Messaging giant WhatsApp has announced that all its content is now fully encrypted by default.
The move follows the weeks-long battle between Apple and the FBI over the right to access encrypted content on a terror suspect's iPhone. Now WhatsApp has made its own stance on encryption clear by creating a system that makes it impossible for court-authorised search warrants to be carried out on its users' data.
This new addition to WhatsApp's security features means that all content shared between its billion plus users, including voice calls, videos and group chats across all phone and operating systems are now covered by end-to-end encryption.
With one billion users around the globe, WhatsApp is second only in size to its parent company, Facebook.
'While WhatsApp is among the few communication platforms to build full end-to-end encryption that is on by default for everything you do, we expect that it will ultimately represent the future of personal communication,' said company founders Jan Koum and Brian Acton in a blog post.
'The desire to protect people's private communication is one of the core beliefs we have at WhatsApp, and for me, it's personal,' added Koum. 'I grew up in the USSR during communist rule and the fact that people couldn't speak freely is one of the reasons my family moved to the United States.'
In March the messaging service’s encryption stymied a court-approved wiretap after upgrading its security in 2014. But now it has switched on full encryption for all its customers around the world.
The encryption system is thanks to a partnership with Open Whisper Systems, a nonprofit software group endorsed by Edward Snowden, whose protocols ensure all encryption keys are stored locally, so cannot be accessed even by WhatsApp's own servers.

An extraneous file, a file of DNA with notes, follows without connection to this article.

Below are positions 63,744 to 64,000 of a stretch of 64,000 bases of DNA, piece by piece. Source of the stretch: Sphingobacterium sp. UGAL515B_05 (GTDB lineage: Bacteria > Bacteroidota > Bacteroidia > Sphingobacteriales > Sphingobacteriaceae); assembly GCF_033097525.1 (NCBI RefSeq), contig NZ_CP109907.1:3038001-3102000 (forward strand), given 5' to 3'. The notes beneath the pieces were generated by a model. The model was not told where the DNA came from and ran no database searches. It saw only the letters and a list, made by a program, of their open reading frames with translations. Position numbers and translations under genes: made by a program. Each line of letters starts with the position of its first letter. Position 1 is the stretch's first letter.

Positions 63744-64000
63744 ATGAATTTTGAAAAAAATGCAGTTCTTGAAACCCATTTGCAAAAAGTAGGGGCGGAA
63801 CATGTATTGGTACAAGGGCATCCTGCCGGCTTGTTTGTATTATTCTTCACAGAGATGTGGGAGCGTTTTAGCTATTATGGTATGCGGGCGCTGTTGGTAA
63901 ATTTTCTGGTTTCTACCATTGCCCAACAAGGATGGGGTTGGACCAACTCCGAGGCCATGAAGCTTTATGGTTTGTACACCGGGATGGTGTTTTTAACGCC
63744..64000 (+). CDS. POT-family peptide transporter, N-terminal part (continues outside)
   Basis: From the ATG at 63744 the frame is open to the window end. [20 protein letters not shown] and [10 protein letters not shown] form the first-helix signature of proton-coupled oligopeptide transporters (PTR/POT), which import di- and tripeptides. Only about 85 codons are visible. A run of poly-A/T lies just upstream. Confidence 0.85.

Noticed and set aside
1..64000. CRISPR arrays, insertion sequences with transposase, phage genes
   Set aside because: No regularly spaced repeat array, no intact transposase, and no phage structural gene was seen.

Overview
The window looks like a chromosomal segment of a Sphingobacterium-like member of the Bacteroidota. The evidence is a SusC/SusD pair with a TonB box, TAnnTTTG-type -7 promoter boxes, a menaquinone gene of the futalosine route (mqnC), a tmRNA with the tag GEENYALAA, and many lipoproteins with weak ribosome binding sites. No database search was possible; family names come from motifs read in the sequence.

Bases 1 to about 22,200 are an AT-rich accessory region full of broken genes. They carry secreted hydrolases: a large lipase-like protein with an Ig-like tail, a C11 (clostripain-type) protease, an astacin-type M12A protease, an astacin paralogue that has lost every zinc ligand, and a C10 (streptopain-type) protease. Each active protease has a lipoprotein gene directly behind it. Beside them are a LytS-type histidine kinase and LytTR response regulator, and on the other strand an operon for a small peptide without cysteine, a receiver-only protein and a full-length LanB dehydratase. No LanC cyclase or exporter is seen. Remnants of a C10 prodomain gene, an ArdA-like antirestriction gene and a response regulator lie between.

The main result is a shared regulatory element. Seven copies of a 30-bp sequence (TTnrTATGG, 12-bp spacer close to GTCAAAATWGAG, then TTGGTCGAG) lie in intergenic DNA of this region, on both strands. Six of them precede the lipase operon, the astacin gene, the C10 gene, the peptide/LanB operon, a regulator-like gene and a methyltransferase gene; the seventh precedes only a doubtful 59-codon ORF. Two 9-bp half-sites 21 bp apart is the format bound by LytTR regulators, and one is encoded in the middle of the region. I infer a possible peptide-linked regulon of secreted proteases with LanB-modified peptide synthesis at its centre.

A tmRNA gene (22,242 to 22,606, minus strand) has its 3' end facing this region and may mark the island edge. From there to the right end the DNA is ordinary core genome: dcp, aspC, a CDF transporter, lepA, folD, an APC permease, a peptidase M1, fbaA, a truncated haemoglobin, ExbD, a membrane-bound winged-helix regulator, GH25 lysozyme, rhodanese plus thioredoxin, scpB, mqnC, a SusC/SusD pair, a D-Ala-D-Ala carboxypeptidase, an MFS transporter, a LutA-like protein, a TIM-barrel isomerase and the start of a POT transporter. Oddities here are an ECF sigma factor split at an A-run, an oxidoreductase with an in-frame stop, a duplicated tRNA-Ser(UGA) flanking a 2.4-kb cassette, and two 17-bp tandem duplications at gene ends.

Open Whisper Systems' mission is to make end-to-end encryption commonplace and simple, offering its SMS, messaging and call encryption tools for free. It also wants to get other instant messenger applications to follow suit.
As of today, users will be informed when they send a WhatsApp message that all calls and chats are secured with end-to-end-encryption. Users can then can scan a QR code on their contact's phone which verifies the authenticity of their encrypted session.
It's a great leap for the messaging giant towards securing users data, as well as making them more aware of the privacy of their communications.
Tony Pepper, CEO of Egress Software Technologies, argues that as consumers gain a better sense of control over their privacy, many will expect higher levels of security in the workplace as a result.
This big win for privacy advocates could create challenges, however, for organisations looking to retain control over their sensitive data – so what does it mean for the future of Bring Your Own Device and Bring Your Own App schemes?
'It’s good news for security in general that consumer technologies, likeWhatsApp, are offering end-to-end encryption,' said Pepper. 'The more encryption becomes ‘the norm’, the less resistance IT will have in getting people to adopt it in a commercial environment.'
The fact that end-to-end encryption is now being offered in popular apps means that employees will expect, and even push to have, the same level of information security from the data sharing tools they use for work, such as email and online collaboration.
'This could help to create a safer data sharing environment for everyone', said Pepper.
'However, I still have concerns when it comes to using these apps within a commercial environment,' he added. 'While ‘bring your own app’ (BYOA) is very suitable in some circumstances, consumer-grade technology does not provide the same level of assurances demanded by the work environment.'
'If staff start using such technology at work, employers will still have no way of knowing what information is being shared or how it is being used, and will ultimate fail to protect sensitive customer data. As such, it could cause more problems than it solves.'
But encryption alone is only part of the battle in the enterprise – being able to audit, track and control the lifecycle of data as it is shared is equally important.
Pepper advises that organisations make sure the tools they give to employees are usable as well as secure to avoid them defaulting to personal devices, while also retaining control to ensure sensitive information doesn’t find its way to public platforms or unintended third parties.